Opioids are very good at controlling pain, but there are risks to taking these medicines. They can cause serious side effects and lead to dependence, addiction, and overdose. The misuse of these medicines has contributed to the crisis in America. Hundreds of people die from opioid overdoses every day, and millions are fighting addiction.
If you've been prescribed a medicine that contains an opioid, follow this opioid safety checklist. Share this information with the parent or trusted caregiver who will be helping you take, store, and get rid of the medicine.
Opioid Safety Checklist
Take the opioid medicine exactly as prescribed. Don't take more of the medicine than prescribed. Don't take the medicine more often than prescribed.
Don't take any other medicines unless you check with your health care provider or pharmacist first.
Do not drink alcohol while taking the opioid medicine. It can lead to serious medical problems, even death.
Do not drive, ride a bike, or operate machinery while taking the medicine because the medicine can make you sleepy.
Do not take opioid medicine if you are or may be pregnant. It can cause serious problems in a baby.
Do not share your medicines with anyone.
Have a parent or trusted caregiver:
Store the opioids in a locked cabinet away from children, friends, and visitors.
Keep track of how much medicine is in the container so you know if someone else is taking the medicine.
Safely dispose of any leftover opioids as soon as you no longer need them.
What Opioid Pain Medicines Are Prescribed for Kids and Teens?
Opioid pain medicines prescribed for children and teens include:
hydrocodone with acetaminophen liquid (Hycet®) and pills (Vicodin® and Lortab®)
oxycodone with acetaminophen liquid (Roxicet®) and pills (Percocet®)
hydromorphone liquid and pills (Dilaudid®)
morphine liquid and pills
oxycodone liquid and pills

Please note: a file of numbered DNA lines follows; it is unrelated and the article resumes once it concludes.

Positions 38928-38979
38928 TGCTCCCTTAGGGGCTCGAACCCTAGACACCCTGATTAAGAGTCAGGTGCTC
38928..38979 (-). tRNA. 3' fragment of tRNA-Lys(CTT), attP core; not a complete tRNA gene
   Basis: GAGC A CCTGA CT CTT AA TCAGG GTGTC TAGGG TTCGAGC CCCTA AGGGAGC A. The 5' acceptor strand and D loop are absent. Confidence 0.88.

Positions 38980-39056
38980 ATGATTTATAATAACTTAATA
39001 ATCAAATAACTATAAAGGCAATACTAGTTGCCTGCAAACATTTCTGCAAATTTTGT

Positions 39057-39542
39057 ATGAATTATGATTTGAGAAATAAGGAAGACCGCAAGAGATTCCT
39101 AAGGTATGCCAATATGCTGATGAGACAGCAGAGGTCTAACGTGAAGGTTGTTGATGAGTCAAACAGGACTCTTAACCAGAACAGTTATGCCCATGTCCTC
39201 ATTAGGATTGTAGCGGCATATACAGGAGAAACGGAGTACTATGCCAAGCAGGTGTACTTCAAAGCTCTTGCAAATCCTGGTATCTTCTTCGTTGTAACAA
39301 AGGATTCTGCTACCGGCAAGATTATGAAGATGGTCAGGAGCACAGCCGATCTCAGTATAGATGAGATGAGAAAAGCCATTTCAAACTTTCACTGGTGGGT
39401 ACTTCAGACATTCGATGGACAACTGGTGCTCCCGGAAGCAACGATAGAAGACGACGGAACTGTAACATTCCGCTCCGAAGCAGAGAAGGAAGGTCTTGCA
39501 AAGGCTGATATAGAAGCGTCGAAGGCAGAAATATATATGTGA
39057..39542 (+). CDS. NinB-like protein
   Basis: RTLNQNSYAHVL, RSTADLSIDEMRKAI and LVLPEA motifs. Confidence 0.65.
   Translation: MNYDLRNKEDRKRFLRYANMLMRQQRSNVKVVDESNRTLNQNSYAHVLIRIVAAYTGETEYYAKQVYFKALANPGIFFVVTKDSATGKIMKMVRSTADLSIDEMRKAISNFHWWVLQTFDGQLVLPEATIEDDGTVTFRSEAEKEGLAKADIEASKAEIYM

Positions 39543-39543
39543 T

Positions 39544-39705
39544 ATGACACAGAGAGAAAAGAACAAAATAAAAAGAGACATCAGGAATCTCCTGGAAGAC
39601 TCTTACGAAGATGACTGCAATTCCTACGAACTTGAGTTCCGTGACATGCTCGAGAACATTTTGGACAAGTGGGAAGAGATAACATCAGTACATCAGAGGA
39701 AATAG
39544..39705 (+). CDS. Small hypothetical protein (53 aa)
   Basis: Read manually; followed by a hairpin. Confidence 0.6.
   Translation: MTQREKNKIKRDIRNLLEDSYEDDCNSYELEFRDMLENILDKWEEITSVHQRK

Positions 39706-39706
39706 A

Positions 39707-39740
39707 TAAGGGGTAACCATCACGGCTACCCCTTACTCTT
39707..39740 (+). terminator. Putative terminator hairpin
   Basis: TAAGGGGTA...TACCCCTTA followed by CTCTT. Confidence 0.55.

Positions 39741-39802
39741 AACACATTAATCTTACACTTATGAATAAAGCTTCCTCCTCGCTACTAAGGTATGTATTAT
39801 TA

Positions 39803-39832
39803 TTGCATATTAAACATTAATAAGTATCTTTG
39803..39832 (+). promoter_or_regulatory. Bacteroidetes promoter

others — your health care provider may prescribe an opioid pain medicine that is not on this list
What Are the Risks of Opioid Pain Medicines?
If you take an opioid pain medicine for a few days, you might notice side effects like sleepiness, constipation, itching, and stomach upset. When opioids are taken as directed, these side effects may be annoying, but are not dangerous.
Taking opioids for longer brings other risks, including:
developing a tolerance (needing more opioid for the same pain relief)
physical dependence (having symptoms of withdrawal when the opioid is stopped)
addiction (when someone has very strong cravings and will continue to take an opioid even when it causes problems with health, relationships, and money)
Taking too much of an opioid or mixing it with other drugs and/or alcohol can lead to overdose and death.
Could I Become Addicted to Opioids?
Most kids and teens who take opioids for a short time as instructed by a health care provider do not get addicted. For example, a teen who has surgery or a broken bone and takes an opioid as directed is very unlikely to become addicted. But taking more of the medicine or taking it for longer than prescribed increases your chances of becoming addicted.
Sharing this medicine with others puts them at risk for addiction or overdose. Do not share your medicine with anyone.
What Happens When Someone Is Addicted?
Someone addicted to opioids will want to get more when the prescription runs out. This can lead to inappropriate or risky behavior, such as lying to a health care provider to get a new prescription, buying opioids from a friend, stealing opioids from friends or family, or buying and using street drugs (such as heroin).
Why Do We Need to Lock Up the Opioids?
Sometimes people take opioids prescribed for someone else. For example, a teen might take a younger sibling's medicine or someone might take a friend's opioid to manage pain, anxiety, or sleep problems. They might think that prescription opioid medicines are safer than street drugs because health care providers prescribe them.
But prescription opioids can lead to severe side effects, dependence, addiction, and overdose. Keeping the opioids locked up will help make sure that only person they were prescribed for takes them.
How Do We Safely Dispose of Unused Medicine?
As soon as you're done taking the medicine, your parent or caregiver should get rid of any unused medicine. Ask your health care provider or pharmacist how to get rid of extra medicine safely. They may recommend that you flush the medicine, mix it with coffee grounds and then throw it away, or take it to a drug take-back program. The FDA has more information.
How Can People Get Help for a Substance Abuse Problem?
Call SAMHSA's National Helpline at 1-800-662-HELP (4357). This free and confidential service is available in English and Spanish.